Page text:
The Sub-Committee approved the text of Lessons Learned from marine casualties and their release on the IMO website: Lessons-Learned. The Sub-Committee highlighted the importance of submitting the Lessons Learned while uploading marine safety investigation reports.  

Safety issues related to risks of falls from height 

The Sub-Committee considered the proposal developed by the Correspondence Group for a new output on guidelines addressing the identified safety issues of seafarers exposed to risk of falls from height (including, but not limited to, access to and egress from the location where the work will be conducted, working from height and work over the side)  and agreed to forward to the MSC a proposal to develop guidelines addressing safety issues related to risks of falls from height. 

Preventing the loss of containers at sea 

The Sub-Committee considered the proposal developed by the Correspondence Group related to the development of measures to prevent the loss of containers at sea.  

The Sub-Committee agreed to forward the proposal along with analysis to the Sub-Committee on Carriage of Cargoes and Containers (CCC) for further consideration, under the CCC agenda item “Development of measures to prevent loss of containers at sea” in its biennial agenda for 2024-2025.  

Fishing vessels – person overboard   

The Sub-Committee considered safety issues resulting in man overboard from fishing vessels in relation to the use of personal flotation devices (PFDs) and the possible application of existing technology, such as radar search and rescue transponder (SART), to relocate a person falling overboard from fishing vessels. The Sub-Committee invited the Sub-Committee on Navigation, Communications and Search and Rescue (NCSR) to recommend that the ICAO/ILO Joint Working Group on Harmonization of Aeronautical and Maritime Search and Rescue (JWG 30) should determine the most effective and appropriate means for locating a person falling into the water from fishing vessels and take further action to address the safety issue.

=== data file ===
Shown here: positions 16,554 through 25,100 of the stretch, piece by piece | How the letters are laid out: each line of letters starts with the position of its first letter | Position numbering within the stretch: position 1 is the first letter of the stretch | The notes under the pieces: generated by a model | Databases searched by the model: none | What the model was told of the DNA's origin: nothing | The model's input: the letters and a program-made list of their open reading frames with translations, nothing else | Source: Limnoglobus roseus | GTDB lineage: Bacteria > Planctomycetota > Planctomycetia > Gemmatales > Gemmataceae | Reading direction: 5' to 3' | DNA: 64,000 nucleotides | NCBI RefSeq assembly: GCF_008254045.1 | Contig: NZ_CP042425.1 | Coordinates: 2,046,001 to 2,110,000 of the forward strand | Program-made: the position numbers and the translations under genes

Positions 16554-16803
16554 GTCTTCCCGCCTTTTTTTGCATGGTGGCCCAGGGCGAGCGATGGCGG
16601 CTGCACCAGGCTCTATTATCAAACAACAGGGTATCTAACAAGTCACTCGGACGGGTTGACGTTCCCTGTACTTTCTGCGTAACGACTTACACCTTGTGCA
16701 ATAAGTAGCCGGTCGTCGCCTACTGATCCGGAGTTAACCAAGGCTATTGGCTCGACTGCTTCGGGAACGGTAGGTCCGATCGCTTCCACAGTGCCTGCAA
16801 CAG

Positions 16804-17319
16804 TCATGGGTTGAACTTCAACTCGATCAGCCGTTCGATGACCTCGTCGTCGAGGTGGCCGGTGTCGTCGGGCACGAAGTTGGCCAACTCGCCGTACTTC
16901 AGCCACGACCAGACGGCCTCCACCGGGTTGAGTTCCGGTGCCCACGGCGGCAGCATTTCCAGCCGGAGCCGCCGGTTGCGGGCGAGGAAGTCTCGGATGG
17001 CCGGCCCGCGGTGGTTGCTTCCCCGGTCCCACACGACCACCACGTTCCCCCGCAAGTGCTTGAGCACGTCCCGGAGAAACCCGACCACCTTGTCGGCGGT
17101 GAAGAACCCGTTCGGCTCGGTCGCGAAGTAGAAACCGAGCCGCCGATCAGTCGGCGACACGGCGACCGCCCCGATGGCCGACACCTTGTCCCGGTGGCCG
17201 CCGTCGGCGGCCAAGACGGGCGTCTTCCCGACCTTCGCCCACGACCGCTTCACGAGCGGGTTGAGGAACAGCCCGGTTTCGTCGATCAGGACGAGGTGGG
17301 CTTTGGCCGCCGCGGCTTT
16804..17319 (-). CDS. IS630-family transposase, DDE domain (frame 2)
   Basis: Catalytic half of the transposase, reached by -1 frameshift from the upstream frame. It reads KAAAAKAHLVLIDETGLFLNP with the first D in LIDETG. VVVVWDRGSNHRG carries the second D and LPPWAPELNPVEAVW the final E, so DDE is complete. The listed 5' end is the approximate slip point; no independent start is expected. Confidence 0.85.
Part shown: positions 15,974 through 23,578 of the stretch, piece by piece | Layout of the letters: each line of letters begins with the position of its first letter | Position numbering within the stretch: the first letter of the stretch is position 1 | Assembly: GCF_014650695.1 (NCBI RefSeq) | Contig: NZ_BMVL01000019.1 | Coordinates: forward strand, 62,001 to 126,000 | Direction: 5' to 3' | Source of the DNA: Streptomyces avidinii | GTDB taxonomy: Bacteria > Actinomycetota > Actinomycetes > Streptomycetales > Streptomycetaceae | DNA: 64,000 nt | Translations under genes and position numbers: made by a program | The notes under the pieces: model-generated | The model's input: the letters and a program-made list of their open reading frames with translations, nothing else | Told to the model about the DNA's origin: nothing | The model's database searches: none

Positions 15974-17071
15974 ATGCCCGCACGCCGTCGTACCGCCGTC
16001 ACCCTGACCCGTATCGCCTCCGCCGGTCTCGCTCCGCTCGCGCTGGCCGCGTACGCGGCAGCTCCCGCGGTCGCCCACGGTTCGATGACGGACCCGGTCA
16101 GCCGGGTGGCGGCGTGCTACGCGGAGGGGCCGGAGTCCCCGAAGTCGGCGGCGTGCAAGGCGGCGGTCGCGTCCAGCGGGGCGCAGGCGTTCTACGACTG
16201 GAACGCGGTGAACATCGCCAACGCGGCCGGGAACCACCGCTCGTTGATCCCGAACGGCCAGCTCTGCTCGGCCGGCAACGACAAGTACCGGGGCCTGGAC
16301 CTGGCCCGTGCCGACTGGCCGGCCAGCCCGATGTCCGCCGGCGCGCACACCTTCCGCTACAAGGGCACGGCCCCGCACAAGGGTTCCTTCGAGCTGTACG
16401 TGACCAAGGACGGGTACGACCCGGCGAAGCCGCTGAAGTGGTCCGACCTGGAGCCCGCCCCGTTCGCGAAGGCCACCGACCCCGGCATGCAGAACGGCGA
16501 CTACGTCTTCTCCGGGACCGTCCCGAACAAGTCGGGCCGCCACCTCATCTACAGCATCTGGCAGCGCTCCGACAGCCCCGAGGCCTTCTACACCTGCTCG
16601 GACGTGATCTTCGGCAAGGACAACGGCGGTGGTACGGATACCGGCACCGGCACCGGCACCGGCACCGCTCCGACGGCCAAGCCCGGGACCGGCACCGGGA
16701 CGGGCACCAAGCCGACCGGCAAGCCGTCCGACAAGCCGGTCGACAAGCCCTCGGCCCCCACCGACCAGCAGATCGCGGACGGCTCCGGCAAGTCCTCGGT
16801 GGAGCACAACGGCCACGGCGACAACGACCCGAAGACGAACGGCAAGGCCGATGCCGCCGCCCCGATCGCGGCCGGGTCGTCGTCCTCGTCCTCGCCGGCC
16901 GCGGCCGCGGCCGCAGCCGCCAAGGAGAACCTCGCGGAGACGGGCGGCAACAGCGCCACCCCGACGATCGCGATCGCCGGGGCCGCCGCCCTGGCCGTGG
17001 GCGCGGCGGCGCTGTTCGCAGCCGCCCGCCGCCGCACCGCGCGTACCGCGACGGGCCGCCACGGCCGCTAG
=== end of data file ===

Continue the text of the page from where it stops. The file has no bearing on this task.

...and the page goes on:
Issues relating to the implementation of IMO instruments from the analysis of data 

The Sub-Committee noted that 10 documents had been submitted under this agenda item, which were considered under other relevant agenda items. The Sub-Committee invited Member States, international organizations and the Secretariat to continue submitting their analyses of various data sets under this agenda item, as well as proposals on the way forward in relation to effective use of analysis in support of the regulatory work of IMO and policy development. 

Harmonizing port State control (PSC) activities and procedures worldwide 

The Sub-Committee noted that information provided by all 10 PSC regimes revealed that 63,761 inspections were carried out in 2020, 74,574 in 2021 and 81,346 in 20222.